In the year the Red Line was extended, MAX ridership systemwide grew 6 percent.
That sort of systemwide effect is common, says Robert Cervero, a University of California expert on mass transit planning. Thriving transit systems add up to more than the sum of their parts, he says.
"Every new link provides a spillover benefit," Cervero says. "It (the Green Line) enhances not only that corridor, but other corridors, because those corridors now have access to the Southeast area."
Americans often wonder why their early-stage rail systems don't get the high ridership that Paris and London have, Cervero says. But those cities have mature systems offering destinations across the region -- much like the highway and road network.
And unlike in Portland, they connect outlying areas, instead of a simple hub-and-spoke system from downtown to the suburbs.
"Until they start mimicking that level of connectivity, branching off into all quadrants of the region, we can't really expect transit to compete effectively with the car," Cervero says. "Anything that grows the network and enhances the connectivity and allows many more possibilities to get around the region is a huge step forward."
Not all believers
Even as the region's rail network grows, skepticism remains in some corners. In a region with some of the nation's highest rates of mass transit use, most commuters still drive.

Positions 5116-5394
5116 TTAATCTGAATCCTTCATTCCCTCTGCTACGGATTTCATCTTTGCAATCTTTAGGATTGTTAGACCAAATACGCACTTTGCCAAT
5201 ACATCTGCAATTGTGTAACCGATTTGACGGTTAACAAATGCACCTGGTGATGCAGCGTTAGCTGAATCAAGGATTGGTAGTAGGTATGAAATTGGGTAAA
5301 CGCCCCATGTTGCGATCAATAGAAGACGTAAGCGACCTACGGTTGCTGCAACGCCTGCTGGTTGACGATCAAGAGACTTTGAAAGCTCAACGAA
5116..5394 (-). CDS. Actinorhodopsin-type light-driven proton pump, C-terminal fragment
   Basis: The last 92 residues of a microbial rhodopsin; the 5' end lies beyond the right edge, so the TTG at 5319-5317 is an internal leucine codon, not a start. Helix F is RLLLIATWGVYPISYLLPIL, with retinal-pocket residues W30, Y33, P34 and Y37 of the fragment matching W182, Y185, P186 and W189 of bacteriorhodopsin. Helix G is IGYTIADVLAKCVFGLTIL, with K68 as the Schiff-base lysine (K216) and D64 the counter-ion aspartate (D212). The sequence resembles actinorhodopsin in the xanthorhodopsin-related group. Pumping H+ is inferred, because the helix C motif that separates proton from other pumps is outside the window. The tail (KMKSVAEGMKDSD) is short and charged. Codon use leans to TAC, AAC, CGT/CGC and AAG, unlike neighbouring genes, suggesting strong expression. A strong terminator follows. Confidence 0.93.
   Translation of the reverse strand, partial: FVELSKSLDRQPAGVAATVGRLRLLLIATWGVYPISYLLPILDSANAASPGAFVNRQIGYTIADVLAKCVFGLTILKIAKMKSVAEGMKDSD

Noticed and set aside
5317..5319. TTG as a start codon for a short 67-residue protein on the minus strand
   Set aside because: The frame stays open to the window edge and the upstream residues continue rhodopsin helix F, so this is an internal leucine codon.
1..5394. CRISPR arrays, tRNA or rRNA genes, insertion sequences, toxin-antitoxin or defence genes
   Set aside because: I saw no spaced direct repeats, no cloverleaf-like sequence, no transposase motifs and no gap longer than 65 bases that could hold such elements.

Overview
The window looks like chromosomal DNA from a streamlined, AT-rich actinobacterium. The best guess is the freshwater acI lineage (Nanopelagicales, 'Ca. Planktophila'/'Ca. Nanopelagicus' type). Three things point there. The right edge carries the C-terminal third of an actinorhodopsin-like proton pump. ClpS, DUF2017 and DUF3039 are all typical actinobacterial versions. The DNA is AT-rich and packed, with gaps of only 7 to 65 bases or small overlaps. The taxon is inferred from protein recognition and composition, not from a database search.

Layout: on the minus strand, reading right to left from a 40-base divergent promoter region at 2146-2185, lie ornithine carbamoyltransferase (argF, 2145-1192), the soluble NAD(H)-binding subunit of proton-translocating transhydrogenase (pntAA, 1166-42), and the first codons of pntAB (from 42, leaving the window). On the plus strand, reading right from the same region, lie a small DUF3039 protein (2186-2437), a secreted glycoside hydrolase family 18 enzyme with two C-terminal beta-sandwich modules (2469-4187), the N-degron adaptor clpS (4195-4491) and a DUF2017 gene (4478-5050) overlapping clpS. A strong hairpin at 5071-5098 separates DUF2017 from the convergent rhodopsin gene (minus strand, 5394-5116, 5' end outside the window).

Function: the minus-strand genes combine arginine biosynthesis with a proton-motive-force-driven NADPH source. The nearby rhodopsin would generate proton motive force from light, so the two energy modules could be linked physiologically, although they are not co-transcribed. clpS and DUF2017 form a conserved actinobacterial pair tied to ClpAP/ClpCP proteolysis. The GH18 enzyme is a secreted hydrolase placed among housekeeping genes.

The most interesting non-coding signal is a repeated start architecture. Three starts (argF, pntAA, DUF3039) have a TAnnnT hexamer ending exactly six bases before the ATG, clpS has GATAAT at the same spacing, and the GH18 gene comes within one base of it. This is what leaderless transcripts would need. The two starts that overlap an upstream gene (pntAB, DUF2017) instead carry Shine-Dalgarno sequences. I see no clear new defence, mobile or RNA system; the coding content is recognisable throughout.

"My legislative focus has always been on roads first," says state Sen. Bruce Starr, R-Hillsboro. "Having said that, there is a role for mass transit for the percentage of the population that transit works for."
Yet, light rail is intensely popular in the Portland area, and that translates into undeniable political muscle at the state and local level for more lines, says Starr, the leading Republican on the Senate transportation committee.
He voted for a bill in 2007 that included $250 million from the Oregon Lottery for a $1.4 billion light-rail extension to Milwaukie, now scheduled to open in 2015. Though he thought that project was too expensive at $200 million a mile, Starr says he voted for the bill because it included other things he liked.
The transportation spending package that passed this year involved compromises that allowed a boost for road spending, Starr says.
"As you put a package together in the Legislature," he says, "to get the road piece in there, you have to put the transit piece in there as well."
The Green Line's big step comes at painful time for the region and TriMet. The gloomy economy has already crimped the line's first year.
Portland-area unemployment has doubled in the past year, breaking from the 20-year estimates produced when the line was approved for federal funding three years ago.
Job losses have shrunk the payroll tax money TriMet depends on for more than half its operating revenue. That led the agency to cut service on the Green Line from what was originally planned, reducing frequency slightly during off-peak hours.
Less employment also means less travel overall, on roads and on mass transit. So the first-year Green Line ridership forecast of 25,250 average weekday rides may not be realized until months later when the economy recovers, says Alan Lehto, TriMet director for project planning.
Nevertheless, new rail lines are built to last for generations, far beyond a single up or down economic cycle. So TriMet considers the need for mass transit to follow the region's upward population growth.
"We're making investments that should be good for 50 to 100 years," Lehto says. "You simply don't respond to a two-year or three-year downturn. It may hamper our ability ... in the short term. But it shouldn't change our long-term vision."-- Dylan Rivera; firstname.lastname@example.org